Paper Flashlights

Foam tape inside a folded paper model helps make to a push-button LED circuit, and the result is a simple, pocket-sized light source!

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Setup and Supplies

Making a Paper Flashlight is simple and fun for all ages and skill levels.  You’ll need basic supplies like LEDs, batteries, foam tape, and a paper template that you can cut out in advance or have participants cut out themselves.

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Build time:

Approximately 10-15 minutes

Skills needed:

  • Basic scissor skills (or have templates cut in advance)

Tools:

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Supplies for each Paper Flashlight:

Cost:

For a workshop with 25 students you can expect to spend about $50 on supplies.


How to Assemble a Paper Flashlight

Simple folds turn a paper template into a pocket that can hold a battery, with LED leads held around the battery with foam tape that helps act as a switch.

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Step 1: Cut out the paper template

Use scissors or a craft/laser cutter to cut out the paper flashlight template. The dotted lines indicate fold lines, and they will be on the inside of your flashlight.

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Step 2: Fold in the sides

Fold the long edges in along the dotted lines. Make a solid crease along the lines.

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Step 3: Fold up the base

Fold up the bottom half of the template along the dotted line so that it meets the tab.

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Step 4: Fold down the tab

Fold the tab down over the rest of the template.

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Step 5: Insert the LED

Unfold the tab and poke the LED leads through the paper in the center of the fold line of the tab. The light part of the LED should be on the outside and the metal leads should be on the inside.

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Step 6: Stick foam tape under the LED leads

Peel off one side of the double-sided foam tape and stick the tape to the template just under the LED leads.

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Step 7: Stick the negative LED lead to the tape

Peel off the other side of the double-sided tape and press the short LED lead onto the top of the sticky part of the tape.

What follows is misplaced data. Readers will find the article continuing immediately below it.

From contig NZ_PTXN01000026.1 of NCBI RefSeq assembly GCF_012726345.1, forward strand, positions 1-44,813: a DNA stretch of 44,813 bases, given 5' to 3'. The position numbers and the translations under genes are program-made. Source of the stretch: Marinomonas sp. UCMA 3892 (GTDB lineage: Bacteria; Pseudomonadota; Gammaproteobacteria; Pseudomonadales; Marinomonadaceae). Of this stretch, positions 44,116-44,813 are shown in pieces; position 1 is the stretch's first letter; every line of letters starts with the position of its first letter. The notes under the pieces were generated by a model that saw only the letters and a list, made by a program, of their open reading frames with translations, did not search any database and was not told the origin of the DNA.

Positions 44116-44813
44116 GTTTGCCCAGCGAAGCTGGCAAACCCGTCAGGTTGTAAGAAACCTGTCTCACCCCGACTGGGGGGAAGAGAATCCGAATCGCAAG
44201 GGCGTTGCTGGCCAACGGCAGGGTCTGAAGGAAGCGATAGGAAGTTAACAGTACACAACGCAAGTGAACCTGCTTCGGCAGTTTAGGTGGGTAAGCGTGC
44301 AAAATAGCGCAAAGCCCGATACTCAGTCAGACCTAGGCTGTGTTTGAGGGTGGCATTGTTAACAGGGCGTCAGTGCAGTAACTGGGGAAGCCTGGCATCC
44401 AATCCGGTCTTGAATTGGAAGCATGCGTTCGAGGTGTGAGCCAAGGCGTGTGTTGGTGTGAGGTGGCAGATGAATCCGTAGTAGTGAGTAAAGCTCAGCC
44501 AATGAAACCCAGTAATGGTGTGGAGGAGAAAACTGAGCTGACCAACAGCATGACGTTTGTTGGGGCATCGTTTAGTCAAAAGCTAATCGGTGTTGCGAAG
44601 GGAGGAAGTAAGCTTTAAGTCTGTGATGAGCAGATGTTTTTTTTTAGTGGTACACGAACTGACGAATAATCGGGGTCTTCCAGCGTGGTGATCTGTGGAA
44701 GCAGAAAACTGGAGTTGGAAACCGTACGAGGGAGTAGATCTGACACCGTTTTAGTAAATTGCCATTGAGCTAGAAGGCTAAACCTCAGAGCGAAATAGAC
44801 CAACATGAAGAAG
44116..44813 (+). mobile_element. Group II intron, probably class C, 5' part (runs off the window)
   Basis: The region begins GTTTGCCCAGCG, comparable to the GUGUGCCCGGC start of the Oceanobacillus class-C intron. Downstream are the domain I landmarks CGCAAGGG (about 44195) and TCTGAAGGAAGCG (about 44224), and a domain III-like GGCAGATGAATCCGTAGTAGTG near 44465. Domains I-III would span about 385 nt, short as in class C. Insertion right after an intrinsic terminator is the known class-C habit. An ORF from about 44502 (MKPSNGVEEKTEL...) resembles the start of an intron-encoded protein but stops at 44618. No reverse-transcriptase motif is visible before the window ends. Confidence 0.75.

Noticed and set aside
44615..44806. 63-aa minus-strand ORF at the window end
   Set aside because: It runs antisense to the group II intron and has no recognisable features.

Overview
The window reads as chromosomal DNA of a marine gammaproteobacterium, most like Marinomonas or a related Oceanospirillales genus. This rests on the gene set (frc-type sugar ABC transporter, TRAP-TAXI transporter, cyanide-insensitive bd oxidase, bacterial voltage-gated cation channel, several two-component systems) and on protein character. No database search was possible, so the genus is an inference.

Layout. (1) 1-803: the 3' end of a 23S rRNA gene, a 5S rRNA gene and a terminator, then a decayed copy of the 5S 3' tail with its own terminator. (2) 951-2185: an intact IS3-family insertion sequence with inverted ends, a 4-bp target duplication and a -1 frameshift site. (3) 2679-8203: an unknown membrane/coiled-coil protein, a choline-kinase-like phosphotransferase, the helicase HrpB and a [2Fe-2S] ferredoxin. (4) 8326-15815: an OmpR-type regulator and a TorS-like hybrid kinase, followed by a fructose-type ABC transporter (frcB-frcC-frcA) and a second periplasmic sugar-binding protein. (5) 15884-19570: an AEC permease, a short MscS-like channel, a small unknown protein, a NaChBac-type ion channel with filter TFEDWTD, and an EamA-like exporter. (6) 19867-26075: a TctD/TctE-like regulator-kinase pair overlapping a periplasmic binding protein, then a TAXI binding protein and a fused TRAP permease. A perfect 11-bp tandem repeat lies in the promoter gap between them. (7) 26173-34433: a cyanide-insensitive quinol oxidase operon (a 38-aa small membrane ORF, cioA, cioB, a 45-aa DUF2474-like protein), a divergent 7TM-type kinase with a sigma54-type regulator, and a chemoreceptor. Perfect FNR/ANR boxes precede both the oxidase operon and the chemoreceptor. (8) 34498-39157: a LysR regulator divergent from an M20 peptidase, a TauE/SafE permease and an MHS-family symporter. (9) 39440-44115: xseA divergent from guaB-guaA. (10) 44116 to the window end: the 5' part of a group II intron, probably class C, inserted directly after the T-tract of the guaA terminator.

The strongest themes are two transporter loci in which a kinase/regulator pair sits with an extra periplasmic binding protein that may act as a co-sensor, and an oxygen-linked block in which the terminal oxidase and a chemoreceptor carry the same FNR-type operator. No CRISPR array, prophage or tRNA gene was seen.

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Step 8: Insert the battery and test the circuit

Press the negative side of the coin cell battery to the sticky side of the tape (positive side up, negative side down).  Press the long LED lead onto the top of the battery and check that the light goes on.

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Step 9: Add foam tape to make a push-button gap

Lift up the long LED lead and stick the two pieces of single-sided adhesive craft foam to the battery, one along the top and one along the bottom, leaving a gap in the middle.

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Step 10: Fold the paper template together all the way

Fold the long LED lead back down and then insert the tab into the pocket formed by the open edge of the paper template. Push the tab all the way in to the pocket so that the model lies flat.

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Step 11: Press down to turn on your paper flashlight!

When you press near the top of the “flashlight”, the long LED lead will make contact with the battery in the gap between the two small pieces of foam tape, and the light will go on!


Going Further

Now that you know how to make a simple LED flashlight, try experimenting with different exteriors.  Can you decorate your paper flashlight? Create a different folding paper design? Use other materials? Design a custom 3D-printed casing? Get creative and add your own style!

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If you’re interested in exploring more DIY flashlight ideas, you can:

  • Create some light-up origami by combining paper-folding designs with LEDs. For inspiration, check out emilyvanleemput’s Sparkly Origami LED Cubes or Hexaquan’s LED Origami designs on Instructables.
  • 3D print an LED flashlight casing, such as Lochemage‘s cool Motorcycle Keychain with Light design on Thingiverse shown on the left. For this model, print the motorcycle base, insert a battery and LED, and snap on the battery cap.  We recommend printing the battery cap upside-down and without supports for best results.
  • Design your own 3D-printable flashlight case in Tinkercad. If you want to start with a working battery housing, you can import the Motorcycle Keychain with Light design into Tinkercad and then change the motorcycle design into something new.

Acknowledgements: The DHF Paper Flashlight design was inspired by marc92’s Robot Paper LED Flashlight on Instructables.


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